Stock markets in the Gulf retreated on Wednesday, tracking crude prices, and as global sentiment was weighed by persistent worries that rising interest rates would trigger a global recession.
Saudi Arabia's benchmark index slid 2.9%, posting broad-based declines, dragged down by Al Rajhi Bank a 4.3% drop and a 2.9% decline in Saudi National Bank, the country's largest lender.
Oil prices, a key catalyst for the Gulf's financial markets, tumbled on news of a plan by U.S. President Joe Biden to cut fuel costs for drivers. The White House asked the chief executive officers of seven oil companies to a meeting this week to discuss ways to increase production capacity and reduce fuel prices of around $5 a gallon as they make record profits.
Dubai's main share index closed 0.9% lower, with blue-chip developer Emaar Properties losing 1.9%. In Abu Dhabi, equities declined 1.8%, with the United Arab Emirates' biggest lender First Abu Dhabi Bank retreating 2.5%.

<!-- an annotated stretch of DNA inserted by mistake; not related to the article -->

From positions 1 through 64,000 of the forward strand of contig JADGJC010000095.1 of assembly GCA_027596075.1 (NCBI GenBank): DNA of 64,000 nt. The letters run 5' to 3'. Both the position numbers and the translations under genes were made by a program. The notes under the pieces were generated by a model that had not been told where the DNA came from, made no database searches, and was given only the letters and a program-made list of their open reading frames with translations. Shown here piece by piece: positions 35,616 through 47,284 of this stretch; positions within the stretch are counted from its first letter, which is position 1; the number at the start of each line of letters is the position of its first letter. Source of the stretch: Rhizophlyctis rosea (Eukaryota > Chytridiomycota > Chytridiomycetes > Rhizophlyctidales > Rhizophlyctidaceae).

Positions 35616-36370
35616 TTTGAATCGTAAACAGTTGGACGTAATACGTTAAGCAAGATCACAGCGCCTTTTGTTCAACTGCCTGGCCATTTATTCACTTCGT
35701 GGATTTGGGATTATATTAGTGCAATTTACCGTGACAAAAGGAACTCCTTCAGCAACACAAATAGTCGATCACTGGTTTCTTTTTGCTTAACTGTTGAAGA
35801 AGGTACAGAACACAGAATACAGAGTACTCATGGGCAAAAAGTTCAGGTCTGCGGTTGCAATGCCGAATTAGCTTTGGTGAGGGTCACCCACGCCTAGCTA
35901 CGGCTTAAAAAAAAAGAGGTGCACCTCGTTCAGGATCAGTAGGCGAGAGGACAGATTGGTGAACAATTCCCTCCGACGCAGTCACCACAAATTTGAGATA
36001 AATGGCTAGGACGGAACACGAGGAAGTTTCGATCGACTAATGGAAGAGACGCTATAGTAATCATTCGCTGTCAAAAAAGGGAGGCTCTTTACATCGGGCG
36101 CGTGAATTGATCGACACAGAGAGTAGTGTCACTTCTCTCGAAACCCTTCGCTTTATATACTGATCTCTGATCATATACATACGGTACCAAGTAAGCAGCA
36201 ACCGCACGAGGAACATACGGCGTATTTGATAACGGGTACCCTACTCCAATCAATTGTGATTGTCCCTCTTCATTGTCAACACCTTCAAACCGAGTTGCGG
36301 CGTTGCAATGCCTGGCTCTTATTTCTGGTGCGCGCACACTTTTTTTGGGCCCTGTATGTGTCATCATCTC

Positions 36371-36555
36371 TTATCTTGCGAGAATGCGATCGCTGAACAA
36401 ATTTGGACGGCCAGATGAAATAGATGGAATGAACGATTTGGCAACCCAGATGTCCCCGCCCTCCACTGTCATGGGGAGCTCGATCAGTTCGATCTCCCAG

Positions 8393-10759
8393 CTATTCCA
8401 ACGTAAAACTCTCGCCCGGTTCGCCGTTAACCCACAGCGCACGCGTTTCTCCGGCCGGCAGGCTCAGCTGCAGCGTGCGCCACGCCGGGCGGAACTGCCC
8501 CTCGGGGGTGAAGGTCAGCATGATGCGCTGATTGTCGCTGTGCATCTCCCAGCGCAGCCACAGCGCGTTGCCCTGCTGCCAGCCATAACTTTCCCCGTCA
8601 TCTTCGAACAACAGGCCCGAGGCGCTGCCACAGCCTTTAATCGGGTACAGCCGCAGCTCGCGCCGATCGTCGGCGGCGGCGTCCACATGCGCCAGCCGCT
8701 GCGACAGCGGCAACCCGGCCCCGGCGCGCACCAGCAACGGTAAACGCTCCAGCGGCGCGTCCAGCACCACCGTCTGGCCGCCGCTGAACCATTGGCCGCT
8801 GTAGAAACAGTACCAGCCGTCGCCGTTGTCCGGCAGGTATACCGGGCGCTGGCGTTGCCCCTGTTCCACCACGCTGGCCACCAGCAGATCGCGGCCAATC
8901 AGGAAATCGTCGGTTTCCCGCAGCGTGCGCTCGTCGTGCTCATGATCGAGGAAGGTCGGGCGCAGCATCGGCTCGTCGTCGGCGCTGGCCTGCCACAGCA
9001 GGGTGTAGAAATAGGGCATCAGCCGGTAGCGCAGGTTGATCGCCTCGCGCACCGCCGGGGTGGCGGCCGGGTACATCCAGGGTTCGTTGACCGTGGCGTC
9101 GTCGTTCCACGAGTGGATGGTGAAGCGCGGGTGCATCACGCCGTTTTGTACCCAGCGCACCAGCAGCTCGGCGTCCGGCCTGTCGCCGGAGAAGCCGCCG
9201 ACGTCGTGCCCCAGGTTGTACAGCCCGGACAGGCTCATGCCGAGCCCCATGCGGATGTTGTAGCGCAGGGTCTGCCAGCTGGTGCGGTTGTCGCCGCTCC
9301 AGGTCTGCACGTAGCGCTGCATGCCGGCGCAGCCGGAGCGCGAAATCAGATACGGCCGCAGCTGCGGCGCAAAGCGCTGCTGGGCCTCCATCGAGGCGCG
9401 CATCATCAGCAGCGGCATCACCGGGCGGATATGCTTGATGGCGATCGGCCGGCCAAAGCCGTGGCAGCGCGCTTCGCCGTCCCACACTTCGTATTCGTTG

The Qatari benchmark was down 1.1%, with petrochemical maker Industries Qatar dropping 2.5%.
U.S. Federal Reserve chair Jerome Powell is due to start his testimony to Congress on Wednesday, with investors looking for further clues about whether another 75-basis-point rate hike is on the cards in July.
Economists polled by Reuters expect the Fed will deliver a 75-basis-point interest rate hike next month, followed by a half-percentage-point rise in September, and won't scale back to quarter-percentage-point moves until November at the earliest.
Investors focused on the impact of the tightening monetary policy on economic growth and the Federal Reserve's next steps could cause a sharp slow down, said Farah Mourad, senior market analyst of XTB MENA.
Outside the Gulf, Egypt's blue-chip index lost 0.8%. According to Mourad, the Egyptian market remains exposed to the developments in Ukraine as well the selling pressure from international investors.
(Reporting by Ateeq Shariff in Bengaluru; Editing by Amy Caren Daniel)